'Inside Out 2' Gets to the Root of Who We Are

Directed by Kelsey Mann

Starring Amy Poehler, Maya Hawke, Kensington Tallman, Liza Lapira, Tony Hale, Lewis Black, Phyllis Smith, Ayo Edebiri, Adèle Exarchopoulos, Diane Lane, Kyle Maclachlan, Paul Walter Hauser

Photo courtesy of Pixar

BY Josh KorngutPublished Jun 14, 2024


The first Inside Out film contains a reliably imaginative foundation to work from. It also offers a more abstract concept than Pixar's usual output, which had managed a variety of themes, from the nuances of childhood and the emotions of discarded toys to, well, simply put, "cars." But with Inside Out, the Little Lamp took distinctly higher ground when it tackled the complexities of emotional regulation and the evolution of personal identity.

Now, the Mouse House and its Lamp return to collaborate on a sequel to one of the most conceptually complicated stories in the vault. This time, the adventures delve even deeper into its thesis of emotional maturing by navigating the vulnerability and volatility of the first moments of puberty. The first film was responsible for world-building and character introduction, and Inside Out 2 benefits from its prefabricated playground. Along with a handful of new antagonistic characters and emotions to withstand, familiar feelings and faces are back in better detail and depth while facing the challenging terrain of emerging teenagehood.

In the film, our human protagonist, Riley (voiced by Kensington Tallman), is now a full year older and preparing to face high school with her two best friends. Also older and wiser, our original ensemble of personified emotions — Joy (Amy Poehler), Sadness (Phyllis Smith), Anger (Lewis Black), Fear (Tony Hale, replacing Bill Hader from the original film) and Disgust (Liza Lapira, replacing Mindy Kaling) — have developed a newfangled feature for Riley: the "Sense of Self," a hard drive in the back of her mind where core memories parse together the pieces of her budding personality.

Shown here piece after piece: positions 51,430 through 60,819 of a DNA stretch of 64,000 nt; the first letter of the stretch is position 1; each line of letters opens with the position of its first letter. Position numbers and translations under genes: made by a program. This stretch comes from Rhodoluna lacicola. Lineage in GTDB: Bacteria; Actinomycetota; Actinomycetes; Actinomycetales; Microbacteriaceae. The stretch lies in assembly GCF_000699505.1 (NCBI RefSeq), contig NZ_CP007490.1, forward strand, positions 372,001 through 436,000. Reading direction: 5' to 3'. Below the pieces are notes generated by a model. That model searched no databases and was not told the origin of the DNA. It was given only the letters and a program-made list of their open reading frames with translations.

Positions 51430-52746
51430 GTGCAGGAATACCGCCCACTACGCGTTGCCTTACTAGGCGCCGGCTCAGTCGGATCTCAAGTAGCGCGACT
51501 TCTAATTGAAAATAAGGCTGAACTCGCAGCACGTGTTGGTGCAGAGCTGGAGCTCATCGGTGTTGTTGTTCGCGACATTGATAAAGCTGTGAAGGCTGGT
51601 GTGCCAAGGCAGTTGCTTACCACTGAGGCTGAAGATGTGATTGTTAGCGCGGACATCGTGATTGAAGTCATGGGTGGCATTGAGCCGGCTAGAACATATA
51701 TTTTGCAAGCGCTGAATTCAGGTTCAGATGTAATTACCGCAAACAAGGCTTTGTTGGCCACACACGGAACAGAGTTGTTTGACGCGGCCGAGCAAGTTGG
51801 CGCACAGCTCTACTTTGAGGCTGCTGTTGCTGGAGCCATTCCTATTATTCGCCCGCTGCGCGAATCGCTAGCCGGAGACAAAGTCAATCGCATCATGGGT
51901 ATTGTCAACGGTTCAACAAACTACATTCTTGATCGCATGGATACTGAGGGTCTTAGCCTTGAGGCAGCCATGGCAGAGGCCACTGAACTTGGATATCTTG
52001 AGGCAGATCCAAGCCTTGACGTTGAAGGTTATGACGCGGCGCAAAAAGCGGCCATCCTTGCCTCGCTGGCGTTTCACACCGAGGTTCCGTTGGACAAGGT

Just as everything seems in working order and under control, the emotions are shocked when Riley's emergency "Puberty" alarm rings and nothing is ever the same again. Relatable.

With the oncoming of young adulthood comes a slew of more complex emotions — Anxiety (Maya Hawke), Envy (Ayo Edebiri), Ennui (Adèle Exarchopoulos) and Embarrassment (Paul Walter Hauser) — who strive to keep her happy, safe and included at all costs. A high-stakes trip to hockey camp puts these new emotions to the test, and one particular standout seems to give Riley a newfound edge as a cool kid and athlete.

Anxiety, in particular, is a painfully honest personification of a tool all too familiar to the adults in the audience. Anxiety wants so badly to protect Riley from future hardships and ramifications that they end up putting her through hell. Of course, Anxiety takes matters too far and too seriously, exiling her core emotions and overwhelming Riley to the point of dictatorship. What's so interesting about how the creators handle this new leading antagonist is how compassionate Anxiety is. This emotion wants to help so badly and is so desperate to protect Riley that they end up hurting her.

Emotional regulation is a complex topic to play with, yet Inside Out 2 gives its audience a road map through through these challenges with ingenuity and outstanding creativity. The film deals with big ideas and manages to distill them thoughtfully for the whole family without ever talking down to anyone. While the first film successfully sets up the rules and characters before taking them on a preliminary journey, Inside Out 2 fulfills the promise of getting to the root of who we are. Warts and all.


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